Retiree Returns to Earn Master’s In Rhetoric and Writing Studies
Jim Dierker connects with the “spell and magic” of rhetoric to energize his chapter-two career
By Leslie L.J. Reilly
At 69, Jim Dierker keeps moving. He recently returned from a trip to Tokyo, Japan to watch the Rugby World Cup. While in Japan, Dierker played an international rugby match with an elite Japanese all-star over-60s team, rode bullet trains, toured holy temples, and sipped Sapporo at the factory. His daughter invited him to Japan as a reward for three years of rigorous work toward his master of arts degree in rhetoric and writing studies (RWS). Aside from travel and academic work, Dierker is busy — he coaches youth rugby, surfs, plays bass in a garage band, writes, and rewrites.
After a career spanning more than three decades, Dierker retired from Anheuser-Busch, hung up his sales and marketing suit, and jumped into the Rhetoric and Writing Studies (RWS) master’s program at SDSU, where he discovered the “magic of rhetorical words and symbols.”
It was 2016, when Dierker, in the twilight of his career, contemplated his next move. He recalled a comment his mother made, years ago, that resonated with him. When asked about the secret to getting old, his mom replied, “You have to keep on moving — a moving target, can’t get hit.”
Dierker followed her advice.
He decided he didn’t want to stand still after leaving the corporate world. He didn’t want to be a marshal on a golf course, nor did he want to be the guy in a TV commercial promoting a retirement home.
A good friend asked Dierker to “think about what you really like to do.” Dierker thought about it and concluded that he really likes writing, teaching, and training people. He had experience in all these areas as a businessman, but felt it was time to hone his skills and share his wisdom in a new arena.
He researched where he might find a master’s writing program. After testing the waters with a few courses in communications and rhetoric from SDSU’s Open University, and meeting with advisors, he determined RWS was the right fit.
But, Dierker questioned himself, “Can I write with the academic best at a master’s level?”
Associate Professor Paul Minifee told him, “Yes, you can do this,” giving Dierker an added shot of self-confidence.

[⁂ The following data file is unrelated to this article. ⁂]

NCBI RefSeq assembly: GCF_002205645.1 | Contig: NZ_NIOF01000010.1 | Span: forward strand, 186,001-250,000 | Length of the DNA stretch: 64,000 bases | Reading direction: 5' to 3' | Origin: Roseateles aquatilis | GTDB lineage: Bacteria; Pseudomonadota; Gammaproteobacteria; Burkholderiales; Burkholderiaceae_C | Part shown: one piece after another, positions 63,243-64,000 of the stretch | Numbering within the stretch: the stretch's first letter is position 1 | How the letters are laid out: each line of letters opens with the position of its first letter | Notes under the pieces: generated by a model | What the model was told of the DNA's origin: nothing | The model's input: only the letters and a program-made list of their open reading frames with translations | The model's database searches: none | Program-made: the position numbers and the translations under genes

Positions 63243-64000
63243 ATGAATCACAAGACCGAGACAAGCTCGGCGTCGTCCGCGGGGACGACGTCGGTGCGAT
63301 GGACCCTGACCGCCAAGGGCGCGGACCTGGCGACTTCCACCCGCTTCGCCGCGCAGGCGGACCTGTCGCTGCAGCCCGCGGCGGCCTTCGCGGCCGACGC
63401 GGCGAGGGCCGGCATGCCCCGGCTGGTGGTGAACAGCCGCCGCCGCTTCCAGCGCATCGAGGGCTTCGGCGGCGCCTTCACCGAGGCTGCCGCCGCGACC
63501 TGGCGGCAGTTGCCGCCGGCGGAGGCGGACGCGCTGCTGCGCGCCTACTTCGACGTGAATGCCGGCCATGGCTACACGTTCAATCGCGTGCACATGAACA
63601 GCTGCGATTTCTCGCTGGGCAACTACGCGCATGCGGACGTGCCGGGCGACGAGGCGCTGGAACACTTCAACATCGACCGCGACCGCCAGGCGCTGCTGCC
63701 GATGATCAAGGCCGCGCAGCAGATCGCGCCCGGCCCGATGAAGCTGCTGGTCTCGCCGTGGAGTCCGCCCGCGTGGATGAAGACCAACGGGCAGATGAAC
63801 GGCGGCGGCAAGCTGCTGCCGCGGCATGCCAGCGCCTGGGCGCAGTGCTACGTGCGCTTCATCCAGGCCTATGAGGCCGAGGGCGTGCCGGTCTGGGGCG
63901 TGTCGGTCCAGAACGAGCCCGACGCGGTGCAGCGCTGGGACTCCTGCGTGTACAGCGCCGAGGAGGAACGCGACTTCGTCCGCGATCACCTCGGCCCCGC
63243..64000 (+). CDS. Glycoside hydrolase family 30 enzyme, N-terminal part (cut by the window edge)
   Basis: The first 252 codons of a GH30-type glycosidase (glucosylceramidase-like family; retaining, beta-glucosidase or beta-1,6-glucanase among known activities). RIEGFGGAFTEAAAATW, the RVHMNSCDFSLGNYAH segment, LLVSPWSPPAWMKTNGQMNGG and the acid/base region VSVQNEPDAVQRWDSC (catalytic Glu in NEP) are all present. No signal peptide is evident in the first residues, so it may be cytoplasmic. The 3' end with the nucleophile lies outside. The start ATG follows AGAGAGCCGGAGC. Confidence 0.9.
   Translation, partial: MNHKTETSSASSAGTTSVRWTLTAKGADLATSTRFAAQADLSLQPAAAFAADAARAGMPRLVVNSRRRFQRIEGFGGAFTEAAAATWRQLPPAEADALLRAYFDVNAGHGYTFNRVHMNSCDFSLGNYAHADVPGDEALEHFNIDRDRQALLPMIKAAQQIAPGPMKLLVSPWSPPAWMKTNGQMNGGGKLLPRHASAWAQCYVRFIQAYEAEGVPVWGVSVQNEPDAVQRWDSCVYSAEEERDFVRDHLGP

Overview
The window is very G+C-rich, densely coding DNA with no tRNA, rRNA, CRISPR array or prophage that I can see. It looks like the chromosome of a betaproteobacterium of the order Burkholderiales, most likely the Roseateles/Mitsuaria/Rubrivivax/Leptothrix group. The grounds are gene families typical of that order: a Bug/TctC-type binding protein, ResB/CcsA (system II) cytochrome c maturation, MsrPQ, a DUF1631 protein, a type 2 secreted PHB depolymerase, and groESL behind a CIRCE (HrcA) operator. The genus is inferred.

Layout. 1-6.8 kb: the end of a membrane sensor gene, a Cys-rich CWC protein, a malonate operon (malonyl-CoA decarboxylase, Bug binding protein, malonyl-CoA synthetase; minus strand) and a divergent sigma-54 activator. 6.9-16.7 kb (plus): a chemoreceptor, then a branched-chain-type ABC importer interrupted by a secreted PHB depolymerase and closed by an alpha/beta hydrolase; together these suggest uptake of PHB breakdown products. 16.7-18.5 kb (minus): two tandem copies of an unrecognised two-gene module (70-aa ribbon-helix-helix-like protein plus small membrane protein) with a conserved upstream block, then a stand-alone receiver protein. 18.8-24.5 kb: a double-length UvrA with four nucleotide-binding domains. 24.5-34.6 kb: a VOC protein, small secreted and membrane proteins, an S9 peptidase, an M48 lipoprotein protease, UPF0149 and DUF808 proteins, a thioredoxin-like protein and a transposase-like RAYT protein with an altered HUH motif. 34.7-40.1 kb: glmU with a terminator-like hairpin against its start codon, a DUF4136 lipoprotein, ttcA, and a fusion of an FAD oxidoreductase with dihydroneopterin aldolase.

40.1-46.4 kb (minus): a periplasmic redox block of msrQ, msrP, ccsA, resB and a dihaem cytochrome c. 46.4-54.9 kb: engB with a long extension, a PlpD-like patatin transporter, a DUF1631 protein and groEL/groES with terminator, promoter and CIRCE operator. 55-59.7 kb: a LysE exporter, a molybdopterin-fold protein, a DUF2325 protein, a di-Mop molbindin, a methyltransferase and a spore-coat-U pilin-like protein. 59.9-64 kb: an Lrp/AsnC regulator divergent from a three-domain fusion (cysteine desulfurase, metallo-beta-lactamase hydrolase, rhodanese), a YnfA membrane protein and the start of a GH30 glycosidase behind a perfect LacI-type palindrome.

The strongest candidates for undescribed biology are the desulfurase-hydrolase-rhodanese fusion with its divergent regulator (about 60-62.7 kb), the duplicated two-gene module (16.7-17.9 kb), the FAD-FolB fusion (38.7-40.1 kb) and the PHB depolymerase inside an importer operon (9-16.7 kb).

According to Professor Minifee, “Jim is one of the most fascinating students I've had at SDSU. During student introductions on the first day of class, Jim shared about his experiences as a former athlete and journalist, and how curious he was about writing in a different form, within a different discipline.”
“Jim blessed our class with stories about and sayings from some of ‘the greats,’ an array of legendary figures that included Nelson Mandela, Muhammad Ali, and folk-rock musicians,” Minifee said. “By the end of the semester, Jim's thirst for more wisdom grew, as he learned how to re-examine his understanding and appreciation for the ‘greats’ while also flexing his newly acquired skills and ‘moves.’ Truth be told, I Iearned more from Jim than he did from me.”
Interim Dean Glen McClish served as a catalyst for Dierker. “He really coached me,” Dierker said. “I took Professor McClish for RWS 601 — the ancients. He’s like the velvet glove. He’s amicable and presents well, but he is tough! He reminded me of a football coach who demands grass drills after a tough practice.”
Dierker shared, “I felt like quitting many times, but I also wanted to push myself and get through it.” Support from professors and his internal competitiveness catapulted him to the goal line.
“The magic of rhetoric and words and symbols just blew me away,” Dierker said.
He discovered a newfound love of the ancients. “It was almost religious. Like reading holy scripture. I connected with the spell and magic of it. I knew the techniques but didn’t know what you called this literary judo — in sales we used rhetoric all the time,” Dierker noted.
“Once I had my thesis premise down, it was like running a marathon. Thesis, here we go!” Dierker exclaimed. “At SDSU I found that the scholars were amazing and intimidating, but they were like teammates — we labored together.”
Reflecting upon his experience in the master’s program, Dierker said, “What an amazing adventure, and a personal adventure for me — to overcome the intimidation of going back to school, to actually write a thesis, and finally to have a chance to teach as a TA and now an embedded tutor — it’s so rewarding!”
Once he receives his master’s, he plans to continue on the teaching path with the ultimate goal of becoming a part-time lecturer at SDSU.
“I recommend SDSU to anyone — you can always go back to school. And, if you fail, at least you tried,” Dierker said. Failure, though, is not an option for Dierker, who keeps moving toward the goal line on his way to a master’s in rhetoric and writing.